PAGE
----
Cost of low health literacy in U.S. estimated to be between $106 billion and $236 billion
STORRS, Conn. Americans’ “health literacy” costs the economy between $106 billion to $236 billion annually, a new report released Friday by the University of Connecticut stated.
The new report, which was supported by a research grant from Pfizer, discusses the importance of health literacy, the level to which people have the capacity to obtain, process and understand basic health information.
The results of the study imply that persons with basic health literacy would have trouble, even when using information from a clearly written, accurate pamphlet. Those considered to have below basic health literacy would not be able to recognize a medical appointment on a hospital appointment form, nor would they be able to determine from a clearly written pamphlet containing basic information how often a person might have a specified medical test.
“Our findings suggest that low health literacy exacts enormous costs on both the health system and society, and that current expenditures could be far better directed through a commitment to improving health literacy,” said John Vernon, Department of Finance at the University of Connecticut, and lead author of the report.
According to the U.S. Department of Education’s 2003 National Assessment of Adult Literacy (NAAL), 36% of the adult U.S. population—approximately 87 million people—have only “basic” or “below basic” health literacy levels.
The report findings underscore two basic types of health policy interventions. The first is elimination of gaps in health insurance coverage, while the second focuses on specific actions to improve the ways in which health insurers and healthcare providers relate to and interact with patients.
“An individual’s health literacy skills have a profound impact on his or her ability to manage a chronic illness, such as diabetes or high blood pressure,” said Barbara DeBuono, executive director of Public Health and Government at Pfizer. “If an individual understands and can act upon medical instructions, unnecessary emergency department visits and hospitalizations can be reduced, which, in turn, lowers overall healthcare costs.”
Synta and GSK enter into $1.1 billion deal
LONDON and LEXINGTON, Mass. Synta Pharmaceuticals and GlaxoSmithKline have agreed on a collaboration for the joint development and commercialization of STA-4783, a new drug entering phase-three clinical development for the treatment of metastatic melanoma.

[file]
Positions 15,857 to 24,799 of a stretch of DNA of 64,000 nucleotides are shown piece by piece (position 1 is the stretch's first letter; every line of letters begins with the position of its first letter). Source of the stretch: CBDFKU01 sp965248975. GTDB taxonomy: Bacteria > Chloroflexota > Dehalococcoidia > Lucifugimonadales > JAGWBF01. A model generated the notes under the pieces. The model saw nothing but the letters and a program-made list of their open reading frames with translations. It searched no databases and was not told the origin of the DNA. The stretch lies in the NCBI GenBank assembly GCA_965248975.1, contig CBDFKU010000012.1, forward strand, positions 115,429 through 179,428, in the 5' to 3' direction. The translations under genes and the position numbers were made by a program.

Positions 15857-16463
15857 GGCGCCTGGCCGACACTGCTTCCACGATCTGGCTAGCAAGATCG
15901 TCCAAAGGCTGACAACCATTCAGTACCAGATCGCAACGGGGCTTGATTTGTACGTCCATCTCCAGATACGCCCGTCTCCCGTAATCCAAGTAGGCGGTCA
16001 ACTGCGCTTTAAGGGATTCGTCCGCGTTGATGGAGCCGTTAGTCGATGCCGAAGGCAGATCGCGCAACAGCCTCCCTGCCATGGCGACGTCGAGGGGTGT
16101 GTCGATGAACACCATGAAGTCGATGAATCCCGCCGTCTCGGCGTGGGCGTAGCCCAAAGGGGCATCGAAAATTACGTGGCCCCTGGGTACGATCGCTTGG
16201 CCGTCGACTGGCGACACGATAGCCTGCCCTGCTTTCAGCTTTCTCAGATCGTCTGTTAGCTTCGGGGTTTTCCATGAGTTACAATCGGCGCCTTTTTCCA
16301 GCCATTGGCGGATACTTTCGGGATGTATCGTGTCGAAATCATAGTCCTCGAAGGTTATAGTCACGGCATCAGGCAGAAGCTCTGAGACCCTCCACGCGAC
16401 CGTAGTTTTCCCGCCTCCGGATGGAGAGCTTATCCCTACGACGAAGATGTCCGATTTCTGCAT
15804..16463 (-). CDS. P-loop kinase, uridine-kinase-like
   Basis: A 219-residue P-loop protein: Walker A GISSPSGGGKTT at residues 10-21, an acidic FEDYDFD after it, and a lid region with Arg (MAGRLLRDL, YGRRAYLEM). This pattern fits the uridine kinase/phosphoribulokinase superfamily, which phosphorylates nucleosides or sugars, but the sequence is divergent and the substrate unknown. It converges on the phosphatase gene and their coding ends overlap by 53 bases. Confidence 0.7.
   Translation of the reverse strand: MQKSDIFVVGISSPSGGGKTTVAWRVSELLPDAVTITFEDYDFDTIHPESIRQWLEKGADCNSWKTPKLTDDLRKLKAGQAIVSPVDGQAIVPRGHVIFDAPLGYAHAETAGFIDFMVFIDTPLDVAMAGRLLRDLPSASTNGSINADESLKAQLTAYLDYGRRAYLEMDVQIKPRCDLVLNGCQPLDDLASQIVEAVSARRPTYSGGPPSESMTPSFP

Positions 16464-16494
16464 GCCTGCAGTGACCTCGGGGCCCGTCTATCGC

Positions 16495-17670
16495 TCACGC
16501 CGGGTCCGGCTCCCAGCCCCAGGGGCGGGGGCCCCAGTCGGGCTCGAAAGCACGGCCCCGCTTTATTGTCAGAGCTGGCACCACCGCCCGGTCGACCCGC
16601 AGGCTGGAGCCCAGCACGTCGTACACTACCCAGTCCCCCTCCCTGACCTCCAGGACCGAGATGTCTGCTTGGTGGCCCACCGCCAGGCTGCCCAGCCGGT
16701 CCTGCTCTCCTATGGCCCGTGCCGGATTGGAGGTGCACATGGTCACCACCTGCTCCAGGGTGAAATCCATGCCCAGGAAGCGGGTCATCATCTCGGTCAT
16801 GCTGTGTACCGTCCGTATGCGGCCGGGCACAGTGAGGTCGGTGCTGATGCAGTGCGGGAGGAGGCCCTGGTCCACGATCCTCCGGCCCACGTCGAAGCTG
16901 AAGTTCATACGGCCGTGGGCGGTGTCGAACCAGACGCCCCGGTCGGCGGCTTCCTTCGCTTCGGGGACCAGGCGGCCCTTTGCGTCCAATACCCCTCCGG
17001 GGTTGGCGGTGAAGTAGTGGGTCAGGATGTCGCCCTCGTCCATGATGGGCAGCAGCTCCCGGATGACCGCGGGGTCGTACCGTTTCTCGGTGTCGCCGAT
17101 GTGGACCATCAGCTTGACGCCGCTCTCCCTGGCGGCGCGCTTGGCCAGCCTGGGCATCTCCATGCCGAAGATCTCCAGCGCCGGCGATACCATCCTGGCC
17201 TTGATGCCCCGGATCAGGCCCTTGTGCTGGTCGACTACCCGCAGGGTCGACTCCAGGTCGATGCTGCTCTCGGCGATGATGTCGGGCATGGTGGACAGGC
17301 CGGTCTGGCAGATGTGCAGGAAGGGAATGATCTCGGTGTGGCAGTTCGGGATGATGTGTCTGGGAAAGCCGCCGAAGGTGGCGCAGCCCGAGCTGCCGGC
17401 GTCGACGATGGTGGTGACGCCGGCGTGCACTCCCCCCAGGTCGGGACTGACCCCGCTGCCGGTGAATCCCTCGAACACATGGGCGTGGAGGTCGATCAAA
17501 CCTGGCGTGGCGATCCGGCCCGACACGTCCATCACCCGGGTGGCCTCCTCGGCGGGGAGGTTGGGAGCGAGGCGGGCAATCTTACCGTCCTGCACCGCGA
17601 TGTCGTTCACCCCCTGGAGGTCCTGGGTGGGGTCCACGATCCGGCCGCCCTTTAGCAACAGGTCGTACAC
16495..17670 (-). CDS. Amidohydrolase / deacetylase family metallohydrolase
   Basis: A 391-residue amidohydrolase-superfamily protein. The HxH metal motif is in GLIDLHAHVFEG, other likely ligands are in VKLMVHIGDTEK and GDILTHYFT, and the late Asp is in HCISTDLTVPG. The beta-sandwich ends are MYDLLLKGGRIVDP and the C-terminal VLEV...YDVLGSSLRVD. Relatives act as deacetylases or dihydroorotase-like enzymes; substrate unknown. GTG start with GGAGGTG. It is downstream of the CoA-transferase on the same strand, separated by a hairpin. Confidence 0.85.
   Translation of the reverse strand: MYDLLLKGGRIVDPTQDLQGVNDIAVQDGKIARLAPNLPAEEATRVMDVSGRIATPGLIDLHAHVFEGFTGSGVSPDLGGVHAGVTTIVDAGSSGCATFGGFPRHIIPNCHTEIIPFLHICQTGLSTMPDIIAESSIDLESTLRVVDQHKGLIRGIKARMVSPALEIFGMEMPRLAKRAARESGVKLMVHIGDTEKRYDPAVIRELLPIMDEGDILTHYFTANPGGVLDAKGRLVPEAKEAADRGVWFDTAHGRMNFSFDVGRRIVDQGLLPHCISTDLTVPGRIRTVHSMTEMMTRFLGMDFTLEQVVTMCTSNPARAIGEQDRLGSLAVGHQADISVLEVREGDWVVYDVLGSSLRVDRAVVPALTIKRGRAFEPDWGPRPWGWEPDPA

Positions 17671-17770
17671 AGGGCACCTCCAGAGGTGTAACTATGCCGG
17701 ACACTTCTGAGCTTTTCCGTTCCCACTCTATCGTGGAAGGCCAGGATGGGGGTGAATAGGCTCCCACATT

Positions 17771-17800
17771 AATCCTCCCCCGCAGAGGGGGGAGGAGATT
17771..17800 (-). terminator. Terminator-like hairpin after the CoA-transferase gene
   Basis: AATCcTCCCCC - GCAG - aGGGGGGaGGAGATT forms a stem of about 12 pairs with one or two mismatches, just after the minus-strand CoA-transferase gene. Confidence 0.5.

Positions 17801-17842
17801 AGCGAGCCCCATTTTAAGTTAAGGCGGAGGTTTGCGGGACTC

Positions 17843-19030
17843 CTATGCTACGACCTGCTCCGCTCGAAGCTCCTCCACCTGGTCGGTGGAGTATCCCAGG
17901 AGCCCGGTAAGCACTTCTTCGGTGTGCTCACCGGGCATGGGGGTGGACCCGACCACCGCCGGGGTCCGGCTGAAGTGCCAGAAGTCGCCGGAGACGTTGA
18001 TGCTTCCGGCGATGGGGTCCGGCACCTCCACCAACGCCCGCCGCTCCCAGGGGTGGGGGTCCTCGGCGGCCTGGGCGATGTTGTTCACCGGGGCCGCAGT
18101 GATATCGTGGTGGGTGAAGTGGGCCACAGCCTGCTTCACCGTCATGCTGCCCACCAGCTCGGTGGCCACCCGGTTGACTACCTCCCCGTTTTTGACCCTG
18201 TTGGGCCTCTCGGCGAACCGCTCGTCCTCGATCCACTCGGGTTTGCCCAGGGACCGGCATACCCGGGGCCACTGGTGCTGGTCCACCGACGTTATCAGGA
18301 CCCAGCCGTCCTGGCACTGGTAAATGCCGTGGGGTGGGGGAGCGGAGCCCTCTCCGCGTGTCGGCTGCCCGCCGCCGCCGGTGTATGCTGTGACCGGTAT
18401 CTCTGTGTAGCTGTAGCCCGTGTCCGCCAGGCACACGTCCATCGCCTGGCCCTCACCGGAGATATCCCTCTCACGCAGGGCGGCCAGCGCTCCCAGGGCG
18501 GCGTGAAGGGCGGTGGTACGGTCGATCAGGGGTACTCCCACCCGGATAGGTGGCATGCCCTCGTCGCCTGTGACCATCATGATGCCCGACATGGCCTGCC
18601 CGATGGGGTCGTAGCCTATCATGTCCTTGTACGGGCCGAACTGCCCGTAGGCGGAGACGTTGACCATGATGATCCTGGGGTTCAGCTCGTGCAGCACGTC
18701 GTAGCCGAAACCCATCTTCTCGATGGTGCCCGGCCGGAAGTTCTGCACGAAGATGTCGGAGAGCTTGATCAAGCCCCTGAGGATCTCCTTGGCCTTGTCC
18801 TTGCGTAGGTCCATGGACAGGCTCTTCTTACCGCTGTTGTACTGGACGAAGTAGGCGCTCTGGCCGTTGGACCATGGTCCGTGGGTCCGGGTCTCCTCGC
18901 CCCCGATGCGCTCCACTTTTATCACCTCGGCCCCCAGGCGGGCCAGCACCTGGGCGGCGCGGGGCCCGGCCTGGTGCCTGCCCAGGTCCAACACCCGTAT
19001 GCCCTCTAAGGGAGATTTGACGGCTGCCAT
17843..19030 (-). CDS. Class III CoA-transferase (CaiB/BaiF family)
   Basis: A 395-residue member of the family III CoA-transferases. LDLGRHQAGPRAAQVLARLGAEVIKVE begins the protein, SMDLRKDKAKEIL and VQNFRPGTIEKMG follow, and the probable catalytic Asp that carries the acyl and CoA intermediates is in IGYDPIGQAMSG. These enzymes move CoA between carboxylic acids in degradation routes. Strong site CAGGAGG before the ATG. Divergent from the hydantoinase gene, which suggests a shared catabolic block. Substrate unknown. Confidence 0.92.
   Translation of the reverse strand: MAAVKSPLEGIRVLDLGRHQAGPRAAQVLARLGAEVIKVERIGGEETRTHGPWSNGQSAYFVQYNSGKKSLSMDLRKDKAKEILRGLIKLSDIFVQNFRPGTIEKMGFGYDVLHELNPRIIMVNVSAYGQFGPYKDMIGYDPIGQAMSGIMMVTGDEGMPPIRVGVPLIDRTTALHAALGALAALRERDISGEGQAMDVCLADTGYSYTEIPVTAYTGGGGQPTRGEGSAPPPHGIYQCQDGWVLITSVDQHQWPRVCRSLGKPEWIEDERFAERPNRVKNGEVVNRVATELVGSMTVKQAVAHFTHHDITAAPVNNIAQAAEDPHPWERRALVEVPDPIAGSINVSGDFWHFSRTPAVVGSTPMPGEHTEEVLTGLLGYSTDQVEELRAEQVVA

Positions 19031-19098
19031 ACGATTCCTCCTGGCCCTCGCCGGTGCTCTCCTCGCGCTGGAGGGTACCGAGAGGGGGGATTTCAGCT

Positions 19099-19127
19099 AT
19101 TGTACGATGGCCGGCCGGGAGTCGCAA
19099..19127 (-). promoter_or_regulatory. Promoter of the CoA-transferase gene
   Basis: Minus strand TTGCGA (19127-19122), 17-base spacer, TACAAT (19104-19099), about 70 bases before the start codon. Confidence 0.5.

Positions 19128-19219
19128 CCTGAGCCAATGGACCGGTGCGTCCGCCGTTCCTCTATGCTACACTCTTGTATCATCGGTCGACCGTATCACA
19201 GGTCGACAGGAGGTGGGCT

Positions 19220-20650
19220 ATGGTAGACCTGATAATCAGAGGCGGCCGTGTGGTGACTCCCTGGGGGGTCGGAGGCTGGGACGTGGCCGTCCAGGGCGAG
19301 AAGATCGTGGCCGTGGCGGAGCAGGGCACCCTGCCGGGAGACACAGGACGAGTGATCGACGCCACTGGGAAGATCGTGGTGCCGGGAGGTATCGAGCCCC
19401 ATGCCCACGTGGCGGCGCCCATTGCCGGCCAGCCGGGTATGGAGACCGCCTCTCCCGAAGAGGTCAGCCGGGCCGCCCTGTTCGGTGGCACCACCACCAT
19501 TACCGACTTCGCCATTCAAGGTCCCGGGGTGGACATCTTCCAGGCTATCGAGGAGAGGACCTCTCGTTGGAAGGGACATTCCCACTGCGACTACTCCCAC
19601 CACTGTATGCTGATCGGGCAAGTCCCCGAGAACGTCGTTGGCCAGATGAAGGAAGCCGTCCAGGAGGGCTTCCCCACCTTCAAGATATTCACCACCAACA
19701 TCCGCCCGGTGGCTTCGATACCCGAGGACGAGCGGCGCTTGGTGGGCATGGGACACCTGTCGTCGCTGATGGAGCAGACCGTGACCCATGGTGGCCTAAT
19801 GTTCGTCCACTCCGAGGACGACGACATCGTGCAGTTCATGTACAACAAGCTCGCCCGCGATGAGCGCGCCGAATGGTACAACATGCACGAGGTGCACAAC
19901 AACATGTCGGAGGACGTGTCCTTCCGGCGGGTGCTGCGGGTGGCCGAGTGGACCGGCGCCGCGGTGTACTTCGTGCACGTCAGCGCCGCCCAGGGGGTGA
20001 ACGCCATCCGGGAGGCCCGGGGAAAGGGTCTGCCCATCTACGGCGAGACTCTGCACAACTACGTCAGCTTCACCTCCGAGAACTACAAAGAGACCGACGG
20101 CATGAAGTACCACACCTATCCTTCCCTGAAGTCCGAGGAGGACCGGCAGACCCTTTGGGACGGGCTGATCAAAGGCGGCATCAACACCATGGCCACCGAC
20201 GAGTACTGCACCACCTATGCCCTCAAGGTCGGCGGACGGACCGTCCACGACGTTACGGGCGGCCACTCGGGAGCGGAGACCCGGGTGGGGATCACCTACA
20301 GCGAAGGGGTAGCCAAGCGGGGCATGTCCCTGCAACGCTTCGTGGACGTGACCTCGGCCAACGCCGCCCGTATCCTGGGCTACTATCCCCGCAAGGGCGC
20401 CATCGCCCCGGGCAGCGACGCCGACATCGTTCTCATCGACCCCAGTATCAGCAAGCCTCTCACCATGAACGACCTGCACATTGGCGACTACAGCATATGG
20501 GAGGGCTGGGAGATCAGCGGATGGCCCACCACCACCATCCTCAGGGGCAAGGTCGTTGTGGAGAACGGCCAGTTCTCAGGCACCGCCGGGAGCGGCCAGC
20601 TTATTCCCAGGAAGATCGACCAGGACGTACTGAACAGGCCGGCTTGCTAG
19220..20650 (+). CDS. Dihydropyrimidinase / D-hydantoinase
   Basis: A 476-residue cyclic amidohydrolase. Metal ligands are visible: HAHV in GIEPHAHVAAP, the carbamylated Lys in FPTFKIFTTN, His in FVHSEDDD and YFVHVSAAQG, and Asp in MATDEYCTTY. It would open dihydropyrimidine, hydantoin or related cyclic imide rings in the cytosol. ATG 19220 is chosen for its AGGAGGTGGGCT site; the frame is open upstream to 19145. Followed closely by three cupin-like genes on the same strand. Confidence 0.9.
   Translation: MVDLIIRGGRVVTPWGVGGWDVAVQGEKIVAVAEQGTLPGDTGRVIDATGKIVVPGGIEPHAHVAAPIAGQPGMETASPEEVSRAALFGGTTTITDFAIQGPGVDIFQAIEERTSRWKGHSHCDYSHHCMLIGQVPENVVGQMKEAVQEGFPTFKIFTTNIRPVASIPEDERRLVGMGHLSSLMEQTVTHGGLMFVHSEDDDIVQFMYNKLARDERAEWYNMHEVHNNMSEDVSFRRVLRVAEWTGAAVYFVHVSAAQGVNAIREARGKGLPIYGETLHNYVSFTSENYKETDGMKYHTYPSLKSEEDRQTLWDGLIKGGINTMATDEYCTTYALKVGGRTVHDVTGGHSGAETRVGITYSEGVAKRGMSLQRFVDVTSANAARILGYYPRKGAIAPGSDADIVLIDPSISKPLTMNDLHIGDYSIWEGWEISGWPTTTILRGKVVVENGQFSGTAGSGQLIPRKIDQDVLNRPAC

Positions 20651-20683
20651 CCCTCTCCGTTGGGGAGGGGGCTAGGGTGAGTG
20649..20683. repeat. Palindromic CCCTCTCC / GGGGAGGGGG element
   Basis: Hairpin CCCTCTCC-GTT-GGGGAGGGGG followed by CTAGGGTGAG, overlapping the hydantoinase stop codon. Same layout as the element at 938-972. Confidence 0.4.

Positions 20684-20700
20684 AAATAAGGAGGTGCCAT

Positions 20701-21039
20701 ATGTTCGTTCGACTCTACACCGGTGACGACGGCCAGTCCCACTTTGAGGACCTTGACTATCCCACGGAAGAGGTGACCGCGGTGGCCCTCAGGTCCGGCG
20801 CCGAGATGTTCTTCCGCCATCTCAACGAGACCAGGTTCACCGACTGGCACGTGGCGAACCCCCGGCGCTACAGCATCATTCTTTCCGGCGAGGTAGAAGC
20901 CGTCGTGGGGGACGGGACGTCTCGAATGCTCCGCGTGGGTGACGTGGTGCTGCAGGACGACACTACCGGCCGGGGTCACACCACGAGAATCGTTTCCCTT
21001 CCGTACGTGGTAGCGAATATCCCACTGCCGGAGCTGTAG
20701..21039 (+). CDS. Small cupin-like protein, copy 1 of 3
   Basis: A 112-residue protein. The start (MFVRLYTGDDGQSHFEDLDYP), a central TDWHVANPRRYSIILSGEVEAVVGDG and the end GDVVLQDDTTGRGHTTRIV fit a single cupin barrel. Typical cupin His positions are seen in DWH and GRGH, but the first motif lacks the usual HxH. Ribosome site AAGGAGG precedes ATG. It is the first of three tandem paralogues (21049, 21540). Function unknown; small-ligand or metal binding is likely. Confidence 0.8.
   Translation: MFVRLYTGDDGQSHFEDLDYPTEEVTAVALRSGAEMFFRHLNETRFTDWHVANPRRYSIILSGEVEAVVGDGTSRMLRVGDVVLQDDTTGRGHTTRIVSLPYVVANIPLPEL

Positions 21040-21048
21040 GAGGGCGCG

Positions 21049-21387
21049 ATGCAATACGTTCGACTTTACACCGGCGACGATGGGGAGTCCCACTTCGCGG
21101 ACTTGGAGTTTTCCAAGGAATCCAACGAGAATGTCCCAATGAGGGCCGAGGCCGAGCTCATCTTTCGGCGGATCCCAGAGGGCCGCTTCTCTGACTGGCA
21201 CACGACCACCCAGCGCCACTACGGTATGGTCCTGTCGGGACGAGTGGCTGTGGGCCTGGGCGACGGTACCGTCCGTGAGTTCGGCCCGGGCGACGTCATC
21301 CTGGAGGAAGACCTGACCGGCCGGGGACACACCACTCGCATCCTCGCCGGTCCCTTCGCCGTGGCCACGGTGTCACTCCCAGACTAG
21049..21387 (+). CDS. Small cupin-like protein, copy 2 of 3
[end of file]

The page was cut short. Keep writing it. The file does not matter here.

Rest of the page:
Under the terms of the agreement, the companies will share responsibility for the development and commercialization of the drug in the United States, with GlaxoSmithKline having exclusive rights outside of the United States. Synta can earn up to $1.1 billion as a result of this agreement in development, upfront payments, stock purchases and milestone payments.
“This agreement confirms GSK’s growing status as a world leader in the development of new oncology medicines for use in the treatment, prevention and supportive care of cancer patients. It further strengthens our late stage oncology pipeline, which currently includes ten phase-three programs, and also demonstrates our commitment to identifying compounds that have the potential to deliver real benefit to patients,” said Moncef Slaoui, chairman of research and development at GSK. “The data we have seen from the phase-two trials conducted by Synta have given us confidence in the potential of STA-4783 as a novel means of treating metastatic melanoma, a disease for which there is high unmet medical need.”
CMS updates Medicare Part D Web site
WASHINGTON The Centers for Medicare and Medicaid Services has updated its Medicare Prescription Drug Plan Finder, so that senior citizens and other beneficiaries can begin to review 2008 Part D drug plans.
The finder offers beneficiaries a chance to compare drug plans and health plans, view premiums, formularies and availability of coverage in the gap. CMS wanted to make the finder as easy as possible to use and provide as much information as possible so that beneficiaries are ready before the open enrollment begins on Nov. 15.